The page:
V.  Administrative and Supervisory functions of the High Courts: Every High Court has been ensured a complete control over the members of its staff, as per Article 229. Under this Article, the Chief Justice of a High Court is empowered to appoint officers and servants of the Court. He is also authorized to regulate the conditions of service of the staff and he has the power to dismiss any such member from the services of the Court. A High Court stands at the apex of the judicial system in a State. Under Article 227, a High Court has the right of superintendence and control over all the subordinate courts in all the matter of judicial and administrative nature.

Court of Record for Subordinate courts: Subordinate Courts are bound to follow the decision of the High Courts. Its proceedings and decisions are reffered to in all future cases. It has the power to punish for contempt of itself and subordinate courts. It can also examine the records of its subordinate courts.

Superintendence


Every High Court has the power of superintendence over all courts and tribunals, functioning within its territorial jurisdiction, except those dealing with the Armed Forces. The High Court controls and supervises the working of courts subordinate to it and frames rules and regulations for the transactions of their business. In exercise of this power, the High Court may.

1. call for returns from such courts;
2. make and issue general rules and prescribe forms for regulating the practice and proceedings of such courts;
3. prescribe forms in which books and accounts shall be kept by the officers of any such courts; and
4. transfer cases from one court to another.

Further, under Article 235, the High Court can also make rules and regulations relating to the appointment, demotion and leave of absence for the officer of the subordinate courts.

RELATIONSHIP BETWEEN THE SUPREME COURT AND HIGH COURT


The High Court is not a court subordinate to the Supreme Court. Both are Courts of Records. The High court exercise power of superintendence over subordinate courts and tribunals. Supreme Court has no such powers. The High Courts have much larger jurisdiction than Supreme Court in respect of the writs but the Supreme Court remains the Courts of appeal for the judgements and other order of High Courts. Overall, under hierarchical structure of Indian judiciary, Supreme Courts stands at apex and High Court is just vertically below it.

“If the Supreme Courts and the High Courts both were to be thought of as brothers in the administration of justice, the High Court has larger jurisdiction but the Supreme Court still remains the elder brother. There are a few provisions which give an edge, and assign a superior place in the hierarchy, to Supreme Court over High Courts. So far as the appellate jurisdiction is concerned, in all civil and criminal matters, the Supreme Court is the highest and the ultimate court of appeal. It is the final interpreter of the law. Under Article 139-A, the Supreme Court may transfer any case pending before one High Court to another High Court or may withdraw the case to itself. Under Article 141 the law declared by the Supreme Court shall be binding on all Courts, including High Courts, within the territory of India. Under Article 144 all authorities, civil and judicial, in the territory of India – and that would include High Court as well – shall act in aid of the Supreme Courts”.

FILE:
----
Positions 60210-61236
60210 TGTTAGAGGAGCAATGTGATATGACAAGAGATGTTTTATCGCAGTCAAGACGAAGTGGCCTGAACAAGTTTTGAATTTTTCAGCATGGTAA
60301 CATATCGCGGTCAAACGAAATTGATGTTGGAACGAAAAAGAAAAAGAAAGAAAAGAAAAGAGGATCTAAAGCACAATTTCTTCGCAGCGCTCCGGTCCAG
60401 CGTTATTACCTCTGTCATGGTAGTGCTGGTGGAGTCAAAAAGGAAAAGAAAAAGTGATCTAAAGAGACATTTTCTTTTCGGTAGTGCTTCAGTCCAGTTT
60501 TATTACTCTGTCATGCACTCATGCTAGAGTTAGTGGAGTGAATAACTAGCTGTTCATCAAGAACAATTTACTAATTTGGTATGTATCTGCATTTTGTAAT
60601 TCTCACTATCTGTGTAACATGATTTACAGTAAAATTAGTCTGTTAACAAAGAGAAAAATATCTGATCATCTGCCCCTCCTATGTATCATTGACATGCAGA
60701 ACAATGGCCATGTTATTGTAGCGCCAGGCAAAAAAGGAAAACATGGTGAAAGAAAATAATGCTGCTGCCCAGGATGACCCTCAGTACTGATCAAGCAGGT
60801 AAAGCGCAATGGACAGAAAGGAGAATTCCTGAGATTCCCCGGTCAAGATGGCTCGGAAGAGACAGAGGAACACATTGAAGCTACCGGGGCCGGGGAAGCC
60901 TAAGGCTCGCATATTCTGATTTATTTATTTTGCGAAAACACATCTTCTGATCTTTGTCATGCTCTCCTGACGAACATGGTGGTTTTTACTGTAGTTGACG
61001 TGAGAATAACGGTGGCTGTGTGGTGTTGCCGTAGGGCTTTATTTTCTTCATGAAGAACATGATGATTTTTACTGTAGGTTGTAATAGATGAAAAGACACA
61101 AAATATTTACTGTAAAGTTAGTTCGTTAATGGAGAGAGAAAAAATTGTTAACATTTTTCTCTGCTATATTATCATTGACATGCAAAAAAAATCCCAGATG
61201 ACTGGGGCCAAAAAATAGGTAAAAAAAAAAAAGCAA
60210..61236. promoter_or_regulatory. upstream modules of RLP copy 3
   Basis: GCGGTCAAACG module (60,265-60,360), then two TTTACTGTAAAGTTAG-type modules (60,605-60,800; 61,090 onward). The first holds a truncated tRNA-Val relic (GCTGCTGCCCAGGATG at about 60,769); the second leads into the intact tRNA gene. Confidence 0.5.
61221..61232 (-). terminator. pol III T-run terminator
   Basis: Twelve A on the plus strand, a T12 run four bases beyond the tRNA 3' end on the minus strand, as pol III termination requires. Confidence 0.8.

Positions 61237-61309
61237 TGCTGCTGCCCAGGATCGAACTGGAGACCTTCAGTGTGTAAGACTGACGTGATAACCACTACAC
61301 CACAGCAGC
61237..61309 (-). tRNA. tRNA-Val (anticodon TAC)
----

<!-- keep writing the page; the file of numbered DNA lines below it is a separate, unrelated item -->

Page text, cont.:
Scope and location of High Courts


Name

Year

Territorial Jurisdiction

Seat

Allahabad

1866

Uttar Pradesh

Allahabad (Bench at Lucknow)

Andhra Pradesh

1954

Andhra Pradesh

Hyderabad

Bombay

1862

Maharashtra, Goa, Dadra and Nagar Haveli Daman and Diu

Mumbai (Benches at Nagpur, Panaji and Aurangabad)

Kolkata

1862

West Bengal

Kolkata (Circuit Bench at Port Blair)

Chhattisgarh

2000

Bilaspur

Bilaspur

Delhi

1966

Delhi

Delhi

Guwahati*

1948

Assam, Nagaland, Mizoram and Arunachal Pradesh

Guwahati (Benches at Kohima, Aizawl, and Itanagar)

Gujarat

1960

Gujarat

Ahmedabad

Himachal Pradesh

1971

Himachal Pradesh

Shimla

Jammu and Kashmir

1928

Jammu and Kashmir

Srinagar and Jammu

Jharkhand

2000

Jharkhand

Ranchi

Karnataka**

1884

Karnataka

Bangaluru

Kerala

1958

Kerala

Ernakulam

Madhya Pradesh

1956

Madhya Pradesh

Jabalpur (Benches at Gwalior and Indore)

Madras

1862

Tamil Nadu and Puducherry

Chennai (Bench at Madurai)

Odisha

1948

Odisha

Cuttack

Patna

1916

Bihar

Patna

Punjab and Haryana

1966

Punjab and Haryana

Chandigarh

Rajasthan

1949

Rajasthan

Jodhpur (Benches at Jaipur)

Sikkim

1975

Sikkim

Gangtok

Uttarakhand

2000

Uttarakhand

Nainital

Meghalaya

2013

Meghalaya

Shillong

Manipur

2013

Manipur

Imphal

Tripura

2013

Tripura

Agartala

*Originally Known as the Assam High Court, renamed as Guwahati High Court in 1971.
**Originally Known as Mysore High Court, renamed as Karnataka High Court in 1973.
***Originally Known as Punjab High Court, renamed as Punjab & Haryana High Court in 1966.


data-matched-content-ui-type="image_card_stacked"

Go to Monthly Archive